Can You Really Pet the Cats on Japan’s Cat Island?

Introduction to Cat Island

Cat Island, known as Aoshima in Japanese, is a small island located in the Ehime prefecture of southern Japan. It sits in the Seto Inland Sea, just a 15 minute ferry ride from the port city of Mihara on the island of Shikoku. Though only around 1.5 square miles (3.8 square km) in size, this tiny island has become famous across Japan and internationally as a haven for cats.

The history of Cat Island dates back to the Edo period of Japan when the island was a thriving fishing community. Local fishermen kept cats on their boats to combat mouse infestations. Over time, as fishermen retired from their trade, they brought their working cats ashore to the island. With no natural predators, the cat population grew rapidly over generations. Today, only a handful of human residents remain on Cat Island, but the feline residents number in the hundreds. With its scenic coastal views and sheer abundance of cats happily roaming free, Cat Island has become a popular tourist destination – especially for cat lovers from around the world.

While not the only “cat island” in Japan, Aoshima is one of the most well-known and accessible to visitors. Its serene setting and sheer number of cats create a one-of-a-kind experience that draws feline fans eager for a chance to interact with these unique island cats.

The Cats of Cat Island

The cats on Cat Island are known for their friendliness and abundance. There are over 100 cats currently living on the small island, which outnumbers the human population of around 20 people (Source 1). The high cat to human ratio has earned the island the nickname “Cat Island.”

The majority of cats on Cat Island are a special breed called Kurilian Bobtails. They have a naturally occurring genetic mutation that results in a bobbed or shortened tail (Source 2). This bobtail trait gives them a distinctive appearance. While cats normally avoid water, the Kurilian Bobtails don’t seem to mind it and even enjoy swimming.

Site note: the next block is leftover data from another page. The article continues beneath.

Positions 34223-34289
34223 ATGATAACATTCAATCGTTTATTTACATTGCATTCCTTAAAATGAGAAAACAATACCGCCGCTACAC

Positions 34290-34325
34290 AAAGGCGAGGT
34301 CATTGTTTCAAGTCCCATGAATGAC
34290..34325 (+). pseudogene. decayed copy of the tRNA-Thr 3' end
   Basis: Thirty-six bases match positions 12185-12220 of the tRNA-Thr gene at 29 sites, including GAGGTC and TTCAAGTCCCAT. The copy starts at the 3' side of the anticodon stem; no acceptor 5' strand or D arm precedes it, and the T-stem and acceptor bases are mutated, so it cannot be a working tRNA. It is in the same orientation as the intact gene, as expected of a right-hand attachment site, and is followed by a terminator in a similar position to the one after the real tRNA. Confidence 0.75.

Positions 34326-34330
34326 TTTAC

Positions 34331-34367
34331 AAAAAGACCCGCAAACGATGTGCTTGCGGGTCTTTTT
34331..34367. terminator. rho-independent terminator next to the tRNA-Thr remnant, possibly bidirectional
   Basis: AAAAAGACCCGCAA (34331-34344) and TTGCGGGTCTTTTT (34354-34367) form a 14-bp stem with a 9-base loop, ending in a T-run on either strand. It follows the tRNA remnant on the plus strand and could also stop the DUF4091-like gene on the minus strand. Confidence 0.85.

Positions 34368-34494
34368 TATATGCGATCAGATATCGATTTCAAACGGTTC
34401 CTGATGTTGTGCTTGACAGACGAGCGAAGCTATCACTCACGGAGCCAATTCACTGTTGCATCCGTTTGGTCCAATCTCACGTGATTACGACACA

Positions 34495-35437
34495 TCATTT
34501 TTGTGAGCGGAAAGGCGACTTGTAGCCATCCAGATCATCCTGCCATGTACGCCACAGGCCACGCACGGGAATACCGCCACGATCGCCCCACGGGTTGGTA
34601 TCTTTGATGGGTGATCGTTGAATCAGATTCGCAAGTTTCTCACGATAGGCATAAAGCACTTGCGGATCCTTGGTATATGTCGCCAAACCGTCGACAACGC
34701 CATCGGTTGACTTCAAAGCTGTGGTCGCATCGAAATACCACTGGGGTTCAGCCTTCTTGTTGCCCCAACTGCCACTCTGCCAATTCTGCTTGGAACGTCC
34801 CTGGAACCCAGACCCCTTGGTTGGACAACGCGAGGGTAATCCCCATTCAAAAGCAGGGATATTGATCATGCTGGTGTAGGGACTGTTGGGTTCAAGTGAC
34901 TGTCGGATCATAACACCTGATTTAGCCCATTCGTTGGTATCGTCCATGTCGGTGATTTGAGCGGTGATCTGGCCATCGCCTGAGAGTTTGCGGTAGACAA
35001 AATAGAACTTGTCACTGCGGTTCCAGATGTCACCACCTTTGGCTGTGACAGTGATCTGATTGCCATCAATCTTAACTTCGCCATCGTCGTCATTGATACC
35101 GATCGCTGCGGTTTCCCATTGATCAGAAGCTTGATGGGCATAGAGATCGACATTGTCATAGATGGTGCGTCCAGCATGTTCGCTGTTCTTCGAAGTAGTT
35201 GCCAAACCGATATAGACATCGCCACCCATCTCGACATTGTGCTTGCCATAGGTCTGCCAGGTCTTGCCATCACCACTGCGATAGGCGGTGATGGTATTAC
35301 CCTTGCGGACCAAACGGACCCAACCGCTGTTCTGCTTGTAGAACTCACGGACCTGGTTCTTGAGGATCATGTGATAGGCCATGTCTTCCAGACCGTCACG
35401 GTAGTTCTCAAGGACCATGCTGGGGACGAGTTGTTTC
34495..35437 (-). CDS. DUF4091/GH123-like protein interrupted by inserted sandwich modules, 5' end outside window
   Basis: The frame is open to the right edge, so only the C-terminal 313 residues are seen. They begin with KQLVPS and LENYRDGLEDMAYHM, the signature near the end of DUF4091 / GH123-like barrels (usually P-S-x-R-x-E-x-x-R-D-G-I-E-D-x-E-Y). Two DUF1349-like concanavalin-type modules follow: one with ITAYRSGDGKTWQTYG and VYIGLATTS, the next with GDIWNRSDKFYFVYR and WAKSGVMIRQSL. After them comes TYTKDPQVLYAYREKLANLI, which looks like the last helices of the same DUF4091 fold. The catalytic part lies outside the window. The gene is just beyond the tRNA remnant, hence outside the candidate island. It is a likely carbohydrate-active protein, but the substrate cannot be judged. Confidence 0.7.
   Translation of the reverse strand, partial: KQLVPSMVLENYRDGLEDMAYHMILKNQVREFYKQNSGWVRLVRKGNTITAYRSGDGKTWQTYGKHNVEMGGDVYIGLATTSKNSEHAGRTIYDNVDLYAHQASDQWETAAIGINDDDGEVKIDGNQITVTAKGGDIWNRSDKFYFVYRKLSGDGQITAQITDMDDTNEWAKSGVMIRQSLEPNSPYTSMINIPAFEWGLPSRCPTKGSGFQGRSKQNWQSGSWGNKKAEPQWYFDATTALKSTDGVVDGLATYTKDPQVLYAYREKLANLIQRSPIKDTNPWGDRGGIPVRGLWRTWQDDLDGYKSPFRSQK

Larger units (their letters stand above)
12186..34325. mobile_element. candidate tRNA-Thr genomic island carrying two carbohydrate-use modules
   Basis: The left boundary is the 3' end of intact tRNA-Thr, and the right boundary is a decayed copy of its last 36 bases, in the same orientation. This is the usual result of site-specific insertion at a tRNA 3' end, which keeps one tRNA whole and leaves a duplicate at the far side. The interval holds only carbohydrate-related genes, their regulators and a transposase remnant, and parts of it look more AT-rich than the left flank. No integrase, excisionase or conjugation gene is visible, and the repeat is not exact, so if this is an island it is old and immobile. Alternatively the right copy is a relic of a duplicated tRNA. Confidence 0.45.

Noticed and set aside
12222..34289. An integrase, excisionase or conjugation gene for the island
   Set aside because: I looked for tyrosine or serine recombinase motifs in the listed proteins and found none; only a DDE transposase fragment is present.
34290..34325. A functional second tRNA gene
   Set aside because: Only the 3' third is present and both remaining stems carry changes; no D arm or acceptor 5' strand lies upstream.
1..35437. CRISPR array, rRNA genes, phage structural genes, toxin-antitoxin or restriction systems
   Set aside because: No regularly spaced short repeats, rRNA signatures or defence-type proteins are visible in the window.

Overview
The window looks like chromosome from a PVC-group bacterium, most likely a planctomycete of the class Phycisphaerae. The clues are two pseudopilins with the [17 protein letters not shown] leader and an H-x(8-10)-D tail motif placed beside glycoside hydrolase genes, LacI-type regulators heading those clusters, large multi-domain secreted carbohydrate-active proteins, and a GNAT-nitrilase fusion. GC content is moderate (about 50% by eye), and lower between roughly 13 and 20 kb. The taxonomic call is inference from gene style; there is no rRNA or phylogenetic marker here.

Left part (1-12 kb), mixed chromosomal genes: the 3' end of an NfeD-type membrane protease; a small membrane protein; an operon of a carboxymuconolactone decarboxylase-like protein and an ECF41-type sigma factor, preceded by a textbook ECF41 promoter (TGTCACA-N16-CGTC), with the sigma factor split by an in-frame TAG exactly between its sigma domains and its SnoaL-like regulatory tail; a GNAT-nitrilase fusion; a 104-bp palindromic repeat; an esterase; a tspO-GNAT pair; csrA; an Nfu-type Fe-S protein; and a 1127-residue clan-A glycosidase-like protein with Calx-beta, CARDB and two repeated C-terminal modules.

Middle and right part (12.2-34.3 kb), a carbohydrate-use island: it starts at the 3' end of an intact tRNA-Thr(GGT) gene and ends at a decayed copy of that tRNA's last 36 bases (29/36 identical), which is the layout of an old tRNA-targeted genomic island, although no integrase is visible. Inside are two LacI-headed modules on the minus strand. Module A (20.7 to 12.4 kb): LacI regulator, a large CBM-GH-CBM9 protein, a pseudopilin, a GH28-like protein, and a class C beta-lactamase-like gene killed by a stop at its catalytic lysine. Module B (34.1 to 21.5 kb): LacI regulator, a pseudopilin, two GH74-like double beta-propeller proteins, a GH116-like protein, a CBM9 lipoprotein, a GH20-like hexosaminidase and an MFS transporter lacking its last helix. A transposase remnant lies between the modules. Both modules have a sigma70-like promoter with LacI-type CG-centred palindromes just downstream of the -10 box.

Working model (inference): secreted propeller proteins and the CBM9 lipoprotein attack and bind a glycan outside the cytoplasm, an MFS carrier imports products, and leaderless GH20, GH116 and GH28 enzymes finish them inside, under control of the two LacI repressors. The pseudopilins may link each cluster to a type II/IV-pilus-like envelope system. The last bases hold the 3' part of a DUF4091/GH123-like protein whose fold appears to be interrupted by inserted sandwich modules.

The cats on Cat Island are well cared for by the local fishermen who appreciate their mousing skills. The cats are quite friendly and will readily approach visitors, looking for attention and treats. Petting and playing with the adorable cats has become one of the main tourist activities on the small island.

Visiting Cat Island

Cat Island, also known as Tashirojima, is a small island in Miyagi Prefecture that is famous for its friendly feline inhabitants. To get to Cat Island, you can take a ferry from Ishinomaki Port in Ishinomaki City, which takes about an hour. Ferries run several times a day. You can view the ferry schedule and book tickets online.

Once on the island, there are several cat-filled attractions and activities to enjoy. Walk around the island’s perimeter on the Cat Road, which runs alongside the coastline. This scenic walkway takes you through the island’s cat colonies where you’ll find cats lounging about or playing. Stop at the Cat Shrine, where a bronze cat statue honors the feline residents. You can also visit the Cat Museum to learn about the history of the cats on Cat Island.

In terms of accommodations, there are a few minshuku guest houses where you can stay overnight on Cat Island. Alternatively, you can make Cat Island a day trip from Ishinomaki City, where there are more hotel options. Keep in mind that many facilities on the island have limited hours in the off-season between November and March.

Interacting with the Cats

When visiting Cat Island, it’s important to be respectful and gentle when interacting with the cats. According to one Reddit user who visited Cat Island, the key is to “stroke them in the direction of their fur, scratch their chin if they offer it to you, and if they lay down and show their belly, give them a gentle belly rub” (

Some additional tips for properly interacting with the cats on Cat Island:

  • Approach cats slowly and let them sniff you first before petting.
  • Pet the cats gently, especially on the head, chin, cheeks and back. Avoid sensitive areas like the tail, stomach or paws.
  • Watch the cat’s body language. If they pull away, shake their head or twitch their tail, stop petting.
  • Do not chase cats or pick them up. Allow them to approach you.
  • Do not shout, clap or make loud noises which could frighten them.
  • Do not try to attract cats with food. Feed them only if given explicit permission.